And so we are. But I’m here to tell you that I didn’t have a clue. It was easy to say the words. Perhaps it was even easy for my friend Mark to sing them. But I didn’t know what I didn’t know, and neither did Kate, and every ensuing month and year has been a process of discovery, and recalibration, and readjustment, and recommitment. I meant the words of that song, and those marriage vows, as much as I’ve ever meant anything in my life. But I didn’t know myself. I had no idea how shockingly easily my marriage – and I – could fall apart.
And I’m reminded that some people – many people, alas – don’t make it. This is an occasion for sorrow every time, but it’s especially an occasion for sorrow when I see it happening to friends who are Christians. Nobody sets out to get divorced when they get married. Everybody goes into it assuming that it’s going to work. But there’s a particular weight of authority about Christian marriage, and perhaps a particular stigma about divorce. In any event, it’s a tragedy. It’s a matter for tears.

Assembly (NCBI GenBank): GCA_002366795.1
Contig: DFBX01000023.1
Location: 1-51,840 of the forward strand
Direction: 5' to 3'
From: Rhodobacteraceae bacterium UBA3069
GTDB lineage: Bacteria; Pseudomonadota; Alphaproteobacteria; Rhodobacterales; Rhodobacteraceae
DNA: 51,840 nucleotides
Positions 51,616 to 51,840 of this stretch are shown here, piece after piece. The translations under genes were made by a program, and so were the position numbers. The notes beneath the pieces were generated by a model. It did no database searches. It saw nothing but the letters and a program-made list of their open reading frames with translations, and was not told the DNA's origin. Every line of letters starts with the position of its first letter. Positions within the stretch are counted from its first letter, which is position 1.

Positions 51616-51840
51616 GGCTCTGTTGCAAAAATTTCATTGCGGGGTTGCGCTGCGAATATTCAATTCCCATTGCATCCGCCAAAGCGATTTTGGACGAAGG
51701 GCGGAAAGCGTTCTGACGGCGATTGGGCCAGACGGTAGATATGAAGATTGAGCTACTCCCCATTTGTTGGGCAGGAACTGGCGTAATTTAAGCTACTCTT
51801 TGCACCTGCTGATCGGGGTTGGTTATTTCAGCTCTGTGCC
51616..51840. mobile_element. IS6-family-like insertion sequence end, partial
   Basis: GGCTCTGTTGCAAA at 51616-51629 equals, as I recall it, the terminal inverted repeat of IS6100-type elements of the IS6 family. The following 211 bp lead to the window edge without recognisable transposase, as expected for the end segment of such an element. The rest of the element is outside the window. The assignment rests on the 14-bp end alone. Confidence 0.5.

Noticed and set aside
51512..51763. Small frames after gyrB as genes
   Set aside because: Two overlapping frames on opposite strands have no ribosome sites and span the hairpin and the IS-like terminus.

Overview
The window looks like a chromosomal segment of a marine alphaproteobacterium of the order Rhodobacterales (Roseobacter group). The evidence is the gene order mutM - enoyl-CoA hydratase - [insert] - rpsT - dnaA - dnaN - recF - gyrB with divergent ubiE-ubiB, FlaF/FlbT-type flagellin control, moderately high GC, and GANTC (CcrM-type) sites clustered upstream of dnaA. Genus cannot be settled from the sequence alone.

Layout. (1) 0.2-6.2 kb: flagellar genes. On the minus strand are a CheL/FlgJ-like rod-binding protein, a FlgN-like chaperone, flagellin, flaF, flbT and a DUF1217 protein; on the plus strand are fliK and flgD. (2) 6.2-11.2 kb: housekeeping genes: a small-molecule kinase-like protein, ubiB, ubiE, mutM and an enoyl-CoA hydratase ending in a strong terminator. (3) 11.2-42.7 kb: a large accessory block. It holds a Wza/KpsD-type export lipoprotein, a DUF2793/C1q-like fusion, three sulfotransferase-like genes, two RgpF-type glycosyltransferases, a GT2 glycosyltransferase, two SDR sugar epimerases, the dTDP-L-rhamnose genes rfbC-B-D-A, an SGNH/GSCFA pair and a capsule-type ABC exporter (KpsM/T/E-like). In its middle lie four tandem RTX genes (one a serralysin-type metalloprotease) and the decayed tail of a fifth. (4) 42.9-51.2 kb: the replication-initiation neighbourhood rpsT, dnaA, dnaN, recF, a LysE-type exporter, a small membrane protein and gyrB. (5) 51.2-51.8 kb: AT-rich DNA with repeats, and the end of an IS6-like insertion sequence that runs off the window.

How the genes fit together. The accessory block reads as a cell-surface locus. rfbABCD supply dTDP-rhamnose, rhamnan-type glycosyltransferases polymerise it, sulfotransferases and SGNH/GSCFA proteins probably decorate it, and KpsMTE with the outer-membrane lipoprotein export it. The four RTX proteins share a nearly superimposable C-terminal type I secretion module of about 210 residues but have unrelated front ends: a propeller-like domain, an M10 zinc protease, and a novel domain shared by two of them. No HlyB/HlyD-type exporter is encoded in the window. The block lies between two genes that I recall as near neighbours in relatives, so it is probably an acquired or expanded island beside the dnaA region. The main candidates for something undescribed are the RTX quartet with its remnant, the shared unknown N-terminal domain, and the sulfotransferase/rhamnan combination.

Here is a song by a Christian man who called himself Gene Eugene. He was the lead singer and songwriter for a band called Adam Again, a band that created and sold music within the narrow confines of the Christian music industry. It was very good music, and I don’t say that too often about songs associated with that particular industry, which tend to be simple, upbeat, and formulaic.
This song is none of those things. It’s a song about a Christian man going through a divorce. It’s a terrible song; terrible in the pain it elicits, terrible in its beauty. How does one communicate about something that is supposed to be life giving, life affirming, and that is instead a source of sorrow? How does one communicate that incongruity? All you can do is grope through sad, fantastic, inconceivable history; pull out strange but perfect metaphors, like the Cuyahoga River on fire. And then let the song slowly fall to pieces.
Gene Eugene died of a brain aneurism at the ripe old age of 39, six years after his divorce. He passed away fourteen years ago today. I miss him.